sounds of the city

NGA wants a global map for ambient sound

The National Geospatial-Intelligence Agency wants to map the world's ambient sounds.

The NGA Research Directorate’s Environment and Culture pod wants to "leverage new and emerging technologies to characterize spatial-temporal patterns in sounds and develop corresponding foundational geospatial datasets," the agency said in a request for information. 

The same way technology can classify the location and characteristics of gunshots or different species of birds in a small area, NGA wants to be able to use technology to record, classify and map ambient sounds and acoustic features. The automated effort would result in accurate baseline soundscapes for locations worldwide.

Some of NGA's specific areas of interest include:

  • New and existing data sources for geotagged audio data, including sounds within and near the audible range.
  • Approaches for categorizing classes of sounds at different spatial and temporal scales.
  • Approaches for developing aggregate acoustic signatures of places.
  • Data models and scalable architectures to efficiently collect, store, and geospatially analyze acoustic and ambient sound data at multiple spatial scales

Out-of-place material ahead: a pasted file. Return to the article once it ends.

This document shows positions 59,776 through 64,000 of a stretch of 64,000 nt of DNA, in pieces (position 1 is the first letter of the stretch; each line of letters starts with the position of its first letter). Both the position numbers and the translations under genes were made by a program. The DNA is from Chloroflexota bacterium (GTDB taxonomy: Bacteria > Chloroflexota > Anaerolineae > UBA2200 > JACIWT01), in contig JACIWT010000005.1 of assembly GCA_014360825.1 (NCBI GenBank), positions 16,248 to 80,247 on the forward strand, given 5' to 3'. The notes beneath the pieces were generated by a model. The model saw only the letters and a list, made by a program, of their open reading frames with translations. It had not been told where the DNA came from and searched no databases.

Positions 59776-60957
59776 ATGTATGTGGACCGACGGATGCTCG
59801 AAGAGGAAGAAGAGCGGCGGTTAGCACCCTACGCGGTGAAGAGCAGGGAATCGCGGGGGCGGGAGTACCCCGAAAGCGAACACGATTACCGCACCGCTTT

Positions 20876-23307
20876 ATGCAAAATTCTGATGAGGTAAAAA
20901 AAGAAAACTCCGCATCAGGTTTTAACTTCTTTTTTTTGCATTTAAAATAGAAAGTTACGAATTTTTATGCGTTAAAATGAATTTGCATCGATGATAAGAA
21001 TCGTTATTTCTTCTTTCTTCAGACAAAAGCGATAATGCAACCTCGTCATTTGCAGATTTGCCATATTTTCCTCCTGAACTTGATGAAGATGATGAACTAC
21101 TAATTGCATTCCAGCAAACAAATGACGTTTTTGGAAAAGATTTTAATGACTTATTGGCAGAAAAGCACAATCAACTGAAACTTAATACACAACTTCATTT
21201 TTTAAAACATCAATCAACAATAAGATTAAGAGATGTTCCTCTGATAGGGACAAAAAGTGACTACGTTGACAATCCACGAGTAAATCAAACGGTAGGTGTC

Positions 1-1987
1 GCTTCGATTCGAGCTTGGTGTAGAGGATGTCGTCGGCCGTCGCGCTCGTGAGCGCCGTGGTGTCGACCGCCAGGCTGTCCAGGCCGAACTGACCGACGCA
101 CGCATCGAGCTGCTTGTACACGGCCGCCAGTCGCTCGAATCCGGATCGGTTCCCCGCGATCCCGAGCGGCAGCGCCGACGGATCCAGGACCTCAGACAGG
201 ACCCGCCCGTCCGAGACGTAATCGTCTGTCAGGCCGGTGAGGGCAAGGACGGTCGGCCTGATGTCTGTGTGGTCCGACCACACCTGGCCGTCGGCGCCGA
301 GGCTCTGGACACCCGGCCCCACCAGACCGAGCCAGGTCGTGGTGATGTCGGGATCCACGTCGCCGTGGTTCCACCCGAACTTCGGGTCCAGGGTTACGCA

With an acoustic map, users could match sound data from unknown locations to potential places of origin. IT could also be used in navigation, augmented reality and accessibility applications, the RFI said.

Other agencies have used sound mapping to describe the soundscape in particular areas.  The Department of Transportation's National Transportation Noise Map pulls data from the Federal Aviation Administration and the Federal Highway Administration into a GIS program to show noise levels from traffic and aviation across the country. National Oceanic and Atmospheric Administration's SoundMap depicts temporal, spatial and spectral characteristics of underwater noise created by human activity.

In The Sounds of New York City project, researchers use big-data analytics to create maps of sounds based on sensor data and citizen reporting to help the city understand and control noise more effectively.

Read the NGA's RFI here.

About the Author

Susan Miller is executive editor at GCN.

Over a career spent in tech media, Miller has worked in editorial, print production and online, starting on the copy desk at IDG’s ComputerWorld, moving to print production for Federal Computer Week and later helping launch websites and email newsletter delivery for FCW. After a turn at Virginia’s Center for Innovative Technology, where she worked to promote technology-based economic development, she rejoined what was to become 1105 Media in 2004, eventually managing content and production for all the company's government-focused websites. Miller shifted back to editorial in 2012, when she began working with GCN.

Miller has a BA and MA from West Chester University and did Ph.D. work in English at the University of Delaware.

Connect with Susan at [email protected] or @sjaymiller.


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